Mercedes team principal Toto Wolff says he will only accept that Ferrari does not still have a power unit advantage once the first competitive sessions of the season are complete.
Ferrari’s greatest strength in 2019 was its power unit performance, with the team enjoying a clear advantage over its rivals in terms of straight-line speed for much of the season. However, after a number of technical directives were issued during 2019, over the winter Ferrari reached a settlement with the FIA when the governing body said it could not be convinced the power unit was always being run within the regulations.
Pre-season testing suggested Ferrari has since lost its power unit advantage, but Wolff is not assuming anything until the opening race weekend in Austria next month.
“Last year’s Ferrari power unit was much more powerful, but we haven’t seen it yet,” Wolff said. “Only in a qualifying session and the race is everyone really going to show their hand, and we haven’t seen that.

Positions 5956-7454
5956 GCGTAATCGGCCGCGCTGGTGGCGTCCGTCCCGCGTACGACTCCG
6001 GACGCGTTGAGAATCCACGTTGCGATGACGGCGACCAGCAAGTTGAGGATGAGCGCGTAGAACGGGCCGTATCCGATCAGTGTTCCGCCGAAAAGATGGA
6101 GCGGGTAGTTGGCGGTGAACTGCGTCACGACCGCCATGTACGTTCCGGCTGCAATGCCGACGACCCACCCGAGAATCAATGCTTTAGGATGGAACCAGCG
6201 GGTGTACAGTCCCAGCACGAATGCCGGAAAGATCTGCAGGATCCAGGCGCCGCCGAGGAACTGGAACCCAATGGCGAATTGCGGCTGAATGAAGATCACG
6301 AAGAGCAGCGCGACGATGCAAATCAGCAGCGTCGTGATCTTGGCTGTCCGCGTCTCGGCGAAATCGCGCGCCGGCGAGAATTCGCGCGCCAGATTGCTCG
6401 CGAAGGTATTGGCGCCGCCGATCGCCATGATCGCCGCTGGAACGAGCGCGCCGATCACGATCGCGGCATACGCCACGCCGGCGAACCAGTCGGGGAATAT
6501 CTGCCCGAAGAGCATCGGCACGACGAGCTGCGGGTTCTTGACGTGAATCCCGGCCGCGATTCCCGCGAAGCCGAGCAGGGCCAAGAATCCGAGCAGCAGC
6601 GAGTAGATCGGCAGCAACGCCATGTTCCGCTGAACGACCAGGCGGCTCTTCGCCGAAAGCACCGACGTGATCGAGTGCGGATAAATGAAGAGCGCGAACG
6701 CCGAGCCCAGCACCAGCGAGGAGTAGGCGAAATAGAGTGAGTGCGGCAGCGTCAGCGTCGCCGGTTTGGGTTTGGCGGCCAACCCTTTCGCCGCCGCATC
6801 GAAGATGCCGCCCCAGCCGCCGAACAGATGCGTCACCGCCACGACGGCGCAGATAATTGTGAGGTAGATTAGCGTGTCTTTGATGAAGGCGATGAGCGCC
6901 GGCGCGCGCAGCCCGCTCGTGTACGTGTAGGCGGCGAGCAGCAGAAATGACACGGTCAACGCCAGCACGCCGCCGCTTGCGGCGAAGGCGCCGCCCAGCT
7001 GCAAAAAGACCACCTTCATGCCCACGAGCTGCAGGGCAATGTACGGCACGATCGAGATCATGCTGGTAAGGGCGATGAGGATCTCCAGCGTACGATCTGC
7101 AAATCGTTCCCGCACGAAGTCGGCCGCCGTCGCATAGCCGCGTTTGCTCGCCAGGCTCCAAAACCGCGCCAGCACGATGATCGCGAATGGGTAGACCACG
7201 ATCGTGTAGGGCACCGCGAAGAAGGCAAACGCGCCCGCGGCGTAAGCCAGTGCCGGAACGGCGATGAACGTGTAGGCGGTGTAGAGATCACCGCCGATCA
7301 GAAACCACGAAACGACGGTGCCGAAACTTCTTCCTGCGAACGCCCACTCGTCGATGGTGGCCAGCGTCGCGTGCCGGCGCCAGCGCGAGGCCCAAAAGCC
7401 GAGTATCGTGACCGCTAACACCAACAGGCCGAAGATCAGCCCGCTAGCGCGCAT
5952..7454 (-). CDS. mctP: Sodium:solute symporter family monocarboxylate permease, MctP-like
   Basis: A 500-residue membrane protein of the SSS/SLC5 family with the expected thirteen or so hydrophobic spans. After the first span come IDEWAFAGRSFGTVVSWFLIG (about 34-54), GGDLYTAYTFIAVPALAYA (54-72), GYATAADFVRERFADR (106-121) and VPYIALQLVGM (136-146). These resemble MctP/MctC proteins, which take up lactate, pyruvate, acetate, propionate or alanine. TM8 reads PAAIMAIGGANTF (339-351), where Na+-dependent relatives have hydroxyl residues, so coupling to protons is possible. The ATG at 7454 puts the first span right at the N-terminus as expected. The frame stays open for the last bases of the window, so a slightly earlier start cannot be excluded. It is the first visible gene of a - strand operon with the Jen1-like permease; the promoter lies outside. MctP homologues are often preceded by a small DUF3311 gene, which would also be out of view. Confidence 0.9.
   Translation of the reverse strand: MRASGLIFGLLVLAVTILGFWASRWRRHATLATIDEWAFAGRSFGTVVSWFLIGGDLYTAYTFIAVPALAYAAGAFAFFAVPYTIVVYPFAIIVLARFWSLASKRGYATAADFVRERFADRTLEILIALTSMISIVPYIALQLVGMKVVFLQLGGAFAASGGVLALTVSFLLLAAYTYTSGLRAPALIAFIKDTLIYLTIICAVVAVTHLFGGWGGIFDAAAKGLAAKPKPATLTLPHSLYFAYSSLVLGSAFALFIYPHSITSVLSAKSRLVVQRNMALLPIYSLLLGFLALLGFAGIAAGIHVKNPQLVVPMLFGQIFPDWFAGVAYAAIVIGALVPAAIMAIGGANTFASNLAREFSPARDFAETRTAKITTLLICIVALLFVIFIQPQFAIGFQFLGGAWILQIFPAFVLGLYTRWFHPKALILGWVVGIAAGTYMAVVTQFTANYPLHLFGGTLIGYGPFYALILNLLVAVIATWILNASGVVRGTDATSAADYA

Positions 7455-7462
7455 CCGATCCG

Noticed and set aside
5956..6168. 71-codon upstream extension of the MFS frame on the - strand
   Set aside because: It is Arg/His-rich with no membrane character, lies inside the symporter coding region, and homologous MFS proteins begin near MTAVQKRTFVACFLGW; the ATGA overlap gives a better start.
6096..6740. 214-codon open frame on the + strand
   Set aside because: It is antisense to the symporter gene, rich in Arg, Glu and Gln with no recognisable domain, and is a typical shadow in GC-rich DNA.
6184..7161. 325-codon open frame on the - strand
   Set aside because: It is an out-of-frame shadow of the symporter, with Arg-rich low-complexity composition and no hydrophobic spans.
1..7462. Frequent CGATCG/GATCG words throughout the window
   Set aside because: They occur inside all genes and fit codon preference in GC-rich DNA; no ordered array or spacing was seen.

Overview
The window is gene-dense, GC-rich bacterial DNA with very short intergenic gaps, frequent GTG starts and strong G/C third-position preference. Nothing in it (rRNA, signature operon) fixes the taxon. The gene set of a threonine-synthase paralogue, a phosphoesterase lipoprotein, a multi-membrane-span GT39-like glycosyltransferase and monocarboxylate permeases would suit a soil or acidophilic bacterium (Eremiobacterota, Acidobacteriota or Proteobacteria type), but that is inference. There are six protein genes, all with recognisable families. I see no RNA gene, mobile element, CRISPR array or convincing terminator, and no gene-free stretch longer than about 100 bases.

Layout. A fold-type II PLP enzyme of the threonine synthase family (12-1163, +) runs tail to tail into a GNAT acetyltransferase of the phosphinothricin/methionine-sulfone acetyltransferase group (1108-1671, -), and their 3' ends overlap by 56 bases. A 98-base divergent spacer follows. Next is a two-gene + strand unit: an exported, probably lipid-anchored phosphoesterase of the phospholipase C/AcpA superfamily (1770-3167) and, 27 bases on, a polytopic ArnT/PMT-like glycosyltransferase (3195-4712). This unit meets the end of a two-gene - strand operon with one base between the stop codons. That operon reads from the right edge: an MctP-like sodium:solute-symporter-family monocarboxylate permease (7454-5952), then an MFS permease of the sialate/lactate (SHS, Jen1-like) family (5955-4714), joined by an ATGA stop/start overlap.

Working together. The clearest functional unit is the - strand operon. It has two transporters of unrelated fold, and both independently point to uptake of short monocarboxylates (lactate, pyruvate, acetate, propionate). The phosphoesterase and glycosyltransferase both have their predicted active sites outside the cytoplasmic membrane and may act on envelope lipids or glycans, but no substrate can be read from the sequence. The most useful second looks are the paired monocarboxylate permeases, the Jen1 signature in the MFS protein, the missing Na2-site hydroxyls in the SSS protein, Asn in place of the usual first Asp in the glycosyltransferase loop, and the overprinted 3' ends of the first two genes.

“I’m obviously always on the pessimistic side — we need to catch up, we need to come out with a reliable and powerful and drivable engine and I hope it’s enough. But I also wouldn’t discount Honda and Renault — I think pretty much every single power unit supplier is pretty much on par now.”
Wolff also expects reliability to play a key role in this year’s championship given a run of eight races in 10 weeks, following a significant delay to the start of the season.
“I think first of all this new calendar and coronavirus throws some new challenges at us. I think reliability is going to be a fundamental part of the first races — the cars have come out of the container straight from Australia, there’s not a lot of time to run them on the dynos, and we’ll be using every session to learn. So the reduced race calendar is a challenge for everybody and the team that has the quickest car and the most reliable package will win the championship.
“I think it’s good that we have a solid eight-race European calendar. I believe, or would hope, that the two races in the Middle East at the end of the year are being confirmed soon, and then we have to see how every single country develops. I think it’s a moving target and I would very much hope that we have a good overseas calendar in autumn.”